FCT: Ted is one of my favorite Cog writers. His pieces are surprising, haunting and completely unforgettable. When COVID rates started surging this spring, our colleagues in the WBUR newsroom started looking for front line dispatches. We immediately thought of Ted, because — renaissance man that he is — in addition to being a beautiful writer and teacher, he’s also a paramedic. We asked him to tape himself, audio-diary style and send us the recordings. This audio piece is the end result.
CA: This piece has a companion in Clay Dalton's meditation (and accompanying audio essay) on intimacy, and the relationship between nature and humanity. Clay, who is an emergency room physican, gathered all the sound himself — from walks in the woods, to his shifts in the ER. It's beautiful.
The most paramount adjustment I have made is knowing that there is no other choice, writes Theresa Okokon.
KB: Theresa Okokon has the uncanny ability to write about heavy topics — police killings, racism, depression — by mixing deep thought with sly humor. She always surprises me. In this essay, which she wrote just after George Floyd was killed by Minneapolis police, she describes how squirrels navigate risk in an obstacle course. It’s a metaphor for the risks “my Black body” also faces, how Okokon must adapt — and how exhausting it is to live this way.
I pray that as we protest we show the strength of controlled resolve, and channel our rage into the ballot box, writes former Mass. Gov. Deval Patrick. And that America stops kicking down our doors and allows us to be truly free.
CA: Gov. Patrick wrote two powerful pieces for us in 2020 — a tribute to Rep. John Lewis; and this one, after no police officers were charged with a crime in connection with Breonna Taylor's killing. I don't know that I've ever heard the Governor sound this emotional.
As I stared at the small glass vial, time slowed down, writes Dr. Joshua Barocas. In that moment, I thought of the past 10 months.
KB: I was thrilled, of course, that the COVID vaccines arrived this month. I understood intellectually that these hundreds of thousands of glass vials represented the beginning of the end of the pandemic. But I couldn’t let myself feel the emotion of the moment — until I read Dr. Joshua Barocas’s essay about getting the vaccine. His own grief over all we’ve lost this year — the people, the connections — is searing. And that suffering gives meaning to his hope.
Karen Nascembeni and her husband, Steven T. Richard, contracted the coronavirus last March. When Karen woke up after 31 days in a medically induced coma, Steven was gone. Here, she remembers her husband and their love for each other. This piece was created in collaboration with the FacesOfCovid project.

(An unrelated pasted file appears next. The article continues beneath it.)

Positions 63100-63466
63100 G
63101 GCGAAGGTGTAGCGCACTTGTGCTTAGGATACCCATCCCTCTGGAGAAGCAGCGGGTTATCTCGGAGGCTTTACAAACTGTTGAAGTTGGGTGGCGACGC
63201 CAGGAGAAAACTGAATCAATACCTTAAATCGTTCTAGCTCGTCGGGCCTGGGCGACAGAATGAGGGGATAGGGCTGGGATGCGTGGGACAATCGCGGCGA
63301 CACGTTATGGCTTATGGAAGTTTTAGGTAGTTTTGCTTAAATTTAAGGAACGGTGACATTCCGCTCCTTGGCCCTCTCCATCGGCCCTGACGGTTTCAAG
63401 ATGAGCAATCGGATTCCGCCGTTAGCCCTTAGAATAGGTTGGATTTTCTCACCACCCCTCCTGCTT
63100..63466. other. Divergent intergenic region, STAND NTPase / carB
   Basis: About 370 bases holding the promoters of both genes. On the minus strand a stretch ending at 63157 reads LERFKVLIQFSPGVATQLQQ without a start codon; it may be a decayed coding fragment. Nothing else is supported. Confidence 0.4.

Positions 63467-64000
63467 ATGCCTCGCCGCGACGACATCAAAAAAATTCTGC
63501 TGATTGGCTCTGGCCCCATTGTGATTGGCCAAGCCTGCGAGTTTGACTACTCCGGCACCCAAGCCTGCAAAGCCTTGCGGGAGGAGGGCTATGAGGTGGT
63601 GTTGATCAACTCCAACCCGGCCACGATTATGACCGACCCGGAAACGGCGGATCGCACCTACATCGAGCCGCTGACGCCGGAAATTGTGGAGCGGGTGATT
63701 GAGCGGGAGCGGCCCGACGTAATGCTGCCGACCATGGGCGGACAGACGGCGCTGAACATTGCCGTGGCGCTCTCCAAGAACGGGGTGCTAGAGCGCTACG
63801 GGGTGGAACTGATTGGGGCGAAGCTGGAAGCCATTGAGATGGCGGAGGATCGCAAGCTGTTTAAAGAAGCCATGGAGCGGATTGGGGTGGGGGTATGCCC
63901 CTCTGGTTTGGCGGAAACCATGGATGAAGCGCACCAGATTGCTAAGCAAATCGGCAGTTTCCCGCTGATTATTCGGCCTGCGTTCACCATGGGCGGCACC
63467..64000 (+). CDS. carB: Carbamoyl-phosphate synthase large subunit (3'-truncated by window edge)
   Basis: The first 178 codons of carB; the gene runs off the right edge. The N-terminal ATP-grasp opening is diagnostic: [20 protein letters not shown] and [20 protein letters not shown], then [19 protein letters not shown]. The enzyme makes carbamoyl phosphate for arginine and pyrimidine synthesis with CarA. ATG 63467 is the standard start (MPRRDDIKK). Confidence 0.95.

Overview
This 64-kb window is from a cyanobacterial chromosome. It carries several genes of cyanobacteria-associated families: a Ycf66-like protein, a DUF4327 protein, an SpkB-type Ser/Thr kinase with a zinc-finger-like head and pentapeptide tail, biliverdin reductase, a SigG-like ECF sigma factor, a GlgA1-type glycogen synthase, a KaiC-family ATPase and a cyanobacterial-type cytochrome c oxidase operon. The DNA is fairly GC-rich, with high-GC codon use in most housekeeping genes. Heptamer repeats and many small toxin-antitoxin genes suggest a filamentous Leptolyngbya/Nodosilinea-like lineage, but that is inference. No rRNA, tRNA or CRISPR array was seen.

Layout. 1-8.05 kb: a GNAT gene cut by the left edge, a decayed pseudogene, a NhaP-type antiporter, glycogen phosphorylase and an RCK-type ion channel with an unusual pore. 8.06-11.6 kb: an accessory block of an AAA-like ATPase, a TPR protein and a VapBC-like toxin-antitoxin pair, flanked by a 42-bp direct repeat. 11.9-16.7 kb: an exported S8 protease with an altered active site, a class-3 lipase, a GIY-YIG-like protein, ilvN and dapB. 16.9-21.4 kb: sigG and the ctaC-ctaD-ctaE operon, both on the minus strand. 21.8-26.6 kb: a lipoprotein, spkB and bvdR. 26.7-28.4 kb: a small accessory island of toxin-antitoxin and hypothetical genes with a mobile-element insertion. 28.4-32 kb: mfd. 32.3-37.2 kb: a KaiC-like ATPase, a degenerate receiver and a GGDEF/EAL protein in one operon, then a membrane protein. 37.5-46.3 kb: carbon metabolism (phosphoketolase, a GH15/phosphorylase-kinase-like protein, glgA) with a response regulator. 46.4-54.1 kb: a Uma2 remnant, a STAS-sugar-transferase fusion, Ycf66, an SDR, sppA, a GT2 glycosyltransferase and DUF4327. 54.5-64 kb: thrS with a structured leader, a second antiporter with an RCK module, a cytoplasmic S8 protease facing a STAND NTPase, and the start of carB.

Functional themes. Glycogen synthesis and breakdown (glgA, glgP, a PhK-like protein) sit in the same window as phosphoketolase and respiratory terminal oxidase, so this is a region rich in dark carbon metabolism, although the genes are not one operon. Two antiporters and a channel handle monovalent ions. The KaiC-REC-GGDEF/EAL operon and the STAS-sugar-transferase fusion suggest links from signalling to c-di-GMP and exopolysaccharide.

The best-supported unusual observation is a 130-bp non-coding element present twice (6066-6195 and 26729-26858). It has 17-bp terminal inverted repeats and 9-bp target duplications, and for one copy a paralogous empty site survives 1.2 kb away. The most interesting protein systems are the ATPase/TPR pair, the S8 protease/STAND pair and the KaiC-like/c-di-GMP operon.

FCT and CA: We first reached out to Alex Goldstein, the founder of FacesOfCovid in October. The work he's been doing to make sure we all hold on to our humanity — and remember the people behind the statistics — is so important. This interview was supposed to be part of a larger patchwork of COVID stories (that we are still working on producing). But Karen was such an exquisite storyteller, and her descriptions of Steven so heartbreakingly poignant, that we couldn't bear to cut our hour-long conversation down to less than a minute. We switched gears immediately and set to work crafting this profile so that it could run in time for the holidays. As our newsroom collaborator David Greene said of this piece, "I can honestly say I haven't worked on many stories that have stayed with me the way this one is." Hear, hear. You better believe I (Frannie) bought a bag of Poppycock and will be eating it in Steven and Karen's honor on Christmas morning.
A New Frontier: Multi-Voice Cog Audio Pieces
Cog readers have come to look out for our semi-regular "call-out posts." When an issue, a trend or an item in the news warrants, we call on our readers and trusted contributors to weigh in — and then we compile the results in a round-up post. But this year, inspired by the universality of the challenges we were all facing, we brought a handful of these pieces to WBUR's airwaves. Since we poured so much heart and soul into these projects, in an effort to uncover some emotional truth, we're highlighting them in this annual review.
Independence Day this year comes against the backdrop of a pandemic, an economic depression, a reckoning on racism and the most divisive election in modern history. We wanted to try to capture this moment, and we knew one essay wouldn’t be enough. We asked. You answered.
We wanted to cover the conversation about back-to-school, but so much was in flux. Then we realized — the uncertainty is the point. These are your stories.
The experts agree: to be “all in this thing together,” we must stay apart. So how are you planning to navigate the holiday season this year? We asked. You answered.